Potty Training Boot Camp

So incredibly excited here. One more Calf is done with diapers!

I gotta say, the transition from diapers to toilet over the years has been really hard for us. I have never been interested in the parent-led method for a number of reasons, some of which are that it seems to take for-e-ver and makes a lot of messes.

Instead, we’ve opted to wait until the Calf was old enough to understand and be able to do the whole thing him- or herself. Which meant diapers until about 4 years of age.

(No, my mother in law was never thrilled about this. Why do you ask??)

Usually the Calves would have some days where they would be dry but refuse to use the toilet. With Calf #1 I eventually told him that his underpants wanted to be worn. Calf #2 seemed to prefer to not be wet or messy; this made it a little bit easier. Calf #3 spent a lot of time sitting on the portable potty seat (in the living room while watching movies) but she was never really interested. She was, actually, the latest to be done.

This time has been different, of course. Calf Number 4 would usually go Number 2 on the toilet–it was the Number 1 that wouldn’t “take.”

About a week ago, I remembered a technique we’d used with Calf #3. She wore a long-ish dress and nothing on her legs and spent a lot of time in the kitchen so that any messes were easy to clean up. It really didn’t take long after this before she understood that the potty was the place for it. The reward was that she would get to wear the coveted underpants!! after 3 clean, dry days.

So last Monday we started this method with Calf #4.

* Monday, Day 1: One accident.

* Tuesday, Day 2: No accidents when we were at home. We had errands to run and she wet her diaper while we were gone. (I couldn’t give her underpants because she hadn’t had 3 dry days. . . but I guess the diaper away from home won’t work, either.)

* Wednesday, Day 3: No accidents at home. Tried a Pull Up away from home, intending to get her to the toilet every chance we could. Unfortunately, one of the chances was a Porta-Potty and she refused to go in. She would do camp-style in the woods. But still, the Pull Up got wet.

* Thursday, Day 4: Home all day; no accidents–though there was one incident of peeing outside. (Thankfully we don’t live in the city.)

* Friday, Day 5: Home all morning; no accidents. I promised her a treat if she kept the Pull Up dry while we were gone–and she earned it!

* Saturday, Day 6: Gone most of the day. I promised her a BIG treat if her Pull Up stayed dry; it was mostly dry so she got her treat.

* Sunday, Day 7: Home all day with underpants! And–two accidents. :(

* Monday, Day 8: Dry all day, home and away, in underpants!

Yee hawww!! I cannot believe how excited I am to have only one in diapers again.

And the bonus: She’s my earliest to be done at 3 years 7 months.

Goodbye Cruel March

I cannot tell you how deliriously happy I am that March is coming to a close.  Goodbye, mad March.  Hello and Welcome!!  April’s got to be better!!

There are so many painful, difficult situations that have happened to me in March in years past (or not happened. . .) and this year it was just too hard to ignore them.  So much for “moving on,” as people have suggested.  “Getting over it” doesn’t seem possible.  It doesn’t seem to work for me.

It would seem that grief needs expression, whether it be 27 years (my parents’ divorce) or 19 years (my first husband’s death) or 2 years (my due date with my miscarried baby) later.

A quote from a dear friend comforted my heart this month:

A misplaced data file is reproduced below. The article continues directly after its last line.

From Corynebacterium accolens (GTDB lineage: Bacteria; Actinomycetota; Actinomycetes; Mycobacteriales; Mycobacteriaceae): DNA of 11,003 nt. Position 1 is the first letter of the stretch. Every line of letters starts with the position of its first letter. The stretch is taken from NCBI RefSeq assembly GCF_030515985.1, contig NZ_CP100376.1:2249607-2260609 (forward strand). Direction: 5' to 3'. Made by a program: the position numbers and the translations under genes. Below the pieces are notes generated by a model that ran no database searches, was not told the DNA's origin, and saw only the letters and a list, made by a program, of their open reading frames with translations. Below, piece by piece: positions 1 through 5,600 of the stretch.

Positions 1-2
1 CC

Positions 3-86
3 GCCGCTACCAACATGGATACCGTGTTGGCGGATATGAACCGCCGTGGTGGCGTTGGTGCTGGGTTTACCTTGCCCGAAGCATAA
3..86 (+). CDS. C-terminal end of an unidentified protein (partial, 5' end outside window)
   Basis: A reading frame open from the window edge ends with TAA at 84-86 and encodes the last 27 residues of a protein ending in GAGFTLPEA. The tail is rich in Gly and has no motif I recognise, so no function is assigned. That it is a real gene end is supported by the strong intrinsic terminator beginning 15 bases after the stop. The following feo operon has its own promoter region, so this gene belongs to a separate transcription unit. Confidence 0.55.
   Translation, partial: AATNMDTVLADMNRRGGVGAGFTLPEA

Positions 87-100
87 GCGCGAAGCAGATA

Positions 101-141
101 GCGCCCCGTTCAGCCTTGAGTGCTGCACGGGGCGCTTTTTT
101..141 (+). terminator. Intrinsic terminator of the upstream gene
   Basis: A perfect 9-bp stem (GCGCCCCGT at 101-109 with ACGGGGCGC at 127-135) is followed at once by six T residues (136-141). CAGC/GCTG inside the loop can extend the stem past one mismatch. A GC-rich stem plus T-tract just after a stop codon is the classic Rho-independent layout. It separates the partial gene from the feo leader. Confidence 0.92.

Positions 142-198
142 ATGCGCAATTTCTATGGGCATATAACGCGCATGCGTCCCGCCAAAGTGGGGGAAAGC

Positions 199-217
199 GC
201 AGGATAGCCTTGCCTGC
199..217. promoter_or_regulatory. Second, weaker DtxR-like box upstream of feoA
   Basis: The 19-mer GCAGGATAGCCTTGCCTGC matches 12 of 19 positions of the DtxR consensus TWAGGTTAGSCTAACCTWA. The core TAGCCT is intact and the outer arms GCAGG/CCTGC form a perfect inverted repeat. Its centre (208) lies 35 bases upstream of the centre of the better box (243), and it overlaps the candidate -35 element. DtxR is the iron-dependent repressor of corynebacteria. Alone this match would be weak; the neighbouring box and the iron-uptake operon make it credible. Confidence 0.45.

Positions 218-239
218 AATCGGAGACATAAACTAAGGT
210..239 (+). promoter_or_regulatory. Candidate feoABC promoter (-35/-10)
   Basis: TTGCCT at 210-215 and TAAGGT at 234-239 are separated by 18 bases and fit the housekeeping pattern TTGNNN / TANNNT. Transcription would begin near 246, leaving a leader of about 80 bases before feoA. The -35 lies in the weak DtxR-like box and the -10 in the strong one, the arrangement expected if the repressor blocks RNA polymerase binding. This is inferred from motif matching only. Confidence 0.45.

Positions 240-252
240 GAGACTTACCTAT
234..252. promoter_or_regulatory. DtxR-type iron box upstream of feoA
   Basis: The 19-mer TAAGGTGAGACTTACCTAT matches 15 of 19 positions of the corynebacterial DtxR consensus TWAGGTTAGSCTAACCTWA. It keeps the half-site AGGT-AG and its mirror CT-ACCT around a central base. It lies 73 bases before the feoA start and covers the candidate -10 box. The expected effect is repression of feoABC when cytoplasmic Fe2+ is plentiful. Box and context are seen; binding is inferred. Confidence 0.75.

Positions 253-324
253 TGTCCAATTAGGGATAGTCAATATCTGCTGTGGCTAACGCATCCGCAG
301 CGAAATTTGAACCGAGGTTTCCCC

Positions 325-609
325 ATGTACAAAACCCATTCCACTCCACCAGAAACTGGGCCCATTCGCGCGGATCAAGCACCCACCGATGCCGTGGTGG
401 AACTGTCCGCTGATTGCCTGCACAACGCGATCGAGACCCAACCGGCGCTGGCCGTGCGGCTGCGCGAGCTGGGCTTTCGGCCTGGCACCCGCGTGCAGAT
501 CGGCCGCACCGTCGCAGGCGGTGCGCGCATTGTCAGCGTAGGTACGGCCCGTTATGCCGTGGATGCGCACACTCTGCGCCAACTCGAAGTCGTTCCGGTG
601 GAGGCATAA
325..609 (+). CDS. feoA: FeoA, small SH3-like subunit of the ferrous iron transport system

“Aren’t we amazing that we have the capacity to feel and hold things so strongly after what seems like a long time. I think it must have something to do with being eternal, with God’s time, and the incredible power of love and how ever fiber of our being conforms to our experiences. Pain doesn’t just go away and people who think it does are probably holding it somewhere else and don’t realize it.”

Next year I think I must be more proactive in doing “something” to soothe my hurting heart this month before it gets too bad.  I don’t think I have the time, energy, or resources to create a foundation or anything that grand.

But maybe a daily, focused gratitude would be in order.  Or a list of his favorite things.  Or a daily joke.  Perhaps a comforting song every day.

I don’t know what, but something must be different next year.  I don’t want to repeat this year, next year!!

Oh man, I get it! I finally get it!

I’ve always wondered about why Mary’s reaction to Gabriel’s message was so holy, so good, while Zechariah’s reaction left him mute.

Tonight we were doing our advent devotional (we are only a few days behind. . .) and I don’t know what version this is.  (But I’m too lazy to look it up, sorry.)

Zechariah:  “How can I know this will happen? I’m an old man now, and my wife is also well along in years.”  And then, of course, he said nothing else.  He couldn’t. (Luke 1.18)

Mary: “But how can I have a baby? I am a virgin.”  And then Gabriel explains what will happen, and then she says: “I am the Lord’s servant, and I am willing to accept whatever he wants. May everything you have said come true.” (Luke 1.34 and 38)

W-O-W!!!

Zechariah’s response, paraphrased: “How can I know. . . “  Well, duh, if an angel came with a message from God, you can know God will do it. He’s like that, He keeps his promises.

Mary’s response, paraphrased: “How will it work?”  She’s asking to know what will happen, more details.  She believes it will happen but wants to know how she’ll know it’s about to come about.

And then, of course, after she gets these details, her reaction is “Sure. Let’s do it.”  Paraphrased, of course.  :)

I’ve heard sermons for years about how she gave up her life dreams, hopes, plans for this big unknown of conceiving this Child.  At the very least, she would have understood that the attached strings had huge stigma.  Never before did I understand the hugeness of what she did.  Maybe she was looking forward to marrying her sweetheart, settling down into keeping house and raising a pile of children, first-century Nazareth style.  Being found to be pregnant before her wedding hijacked all of that.